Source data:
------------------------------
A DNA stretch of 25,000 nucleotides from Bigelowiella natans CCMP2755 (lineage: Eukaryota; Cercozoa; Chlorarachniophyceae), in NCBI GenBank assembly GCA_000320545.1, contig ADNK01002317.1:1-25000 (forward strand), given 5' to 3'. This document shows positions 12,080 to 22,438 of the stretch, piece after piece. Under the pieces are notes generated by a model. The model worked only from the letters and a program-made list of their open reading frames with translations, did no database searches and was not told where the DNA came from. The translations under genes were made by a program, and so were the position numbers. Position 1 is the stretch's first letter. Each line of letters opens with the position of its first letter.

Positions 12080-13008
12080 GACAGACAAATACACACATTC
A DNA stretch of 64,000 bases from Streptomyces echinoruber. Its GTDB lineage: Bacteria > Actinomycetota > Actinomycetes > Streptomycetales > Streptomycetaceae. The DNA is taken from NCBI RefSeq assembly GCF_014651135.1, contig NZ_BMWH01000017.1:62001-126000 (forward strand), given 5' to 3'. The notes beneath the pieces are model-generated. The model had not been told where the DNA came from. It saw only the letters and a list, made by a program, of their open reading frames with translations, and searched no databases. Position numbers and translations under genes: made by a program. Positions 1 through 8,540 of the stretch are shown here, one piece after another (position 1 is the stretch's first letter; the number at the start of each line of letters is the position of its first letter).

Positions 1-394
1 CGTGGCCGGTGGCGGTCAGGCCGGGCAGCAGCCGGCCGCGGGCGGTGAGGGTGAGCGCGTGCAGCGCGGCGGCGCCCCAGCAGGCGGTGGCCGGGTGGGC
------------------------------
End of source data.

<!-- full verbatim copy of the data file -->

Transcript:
A DNA stretch of 25,000 nucleotides from Bigelowiella natans CCMP2755 (lineage: Eukaryota; Cercozoa; Chlorarachniophyceae), in NCBI GenBank assembly GCA_000320545.1, contig ADNK01002317.1:1-25000 (forward strand), given 5' to 3'. This document shows positions 12,080 to 22,438 of the stretch, piece after piece. Under the pieces are notes generated by a model. The model worked only from the letters and a program-made list of their open reading frames with translations, did no database searches and was not told where the DNA came from. The translations under genes were made by a program, and so were the position numbers. Position 1 is the stretch's first letter. Each line of letters opens with the position of its first letter.

Positions 12080-13008
12080 GACAGACAAATACACACATTC
A DNA stretch of 64,000 bases from Streptomyces echinoruber. Its GTDB lineage: Bacteria > Actinomycetota > Actinomycetes > Streptomycetales > Streptomycetaceae. The DNA is taken from NCBI RefSeq assembly GCF_014651135.1, contig NZ_BMWH01000017.1:62001-126000 (forward strand), given 5' to 3'. The notes beneath the pieces are model-generated. The model had not been told where the DNA came from. It saw only the letters and a list, made by a program, of their open reading frames with translations, and searched no databases. Position numbers and translations under genes: made by a program. Positions 1 through 8,540 of the stretch are shown here, one piece after another (position 1 is the stretch's first letter; the number at the start of each line of letters is the position of its first letter).

Positions 1-394
1 CGTGGCCGGTGGCGGTCAGGCCGGGCAGCAGCCGGCCGCGGGCGGTGAGGGTGAGCGCGTGCAGCGCGGCGGCGCCCCAGCAGGCGGTGGCCGGGTGGGC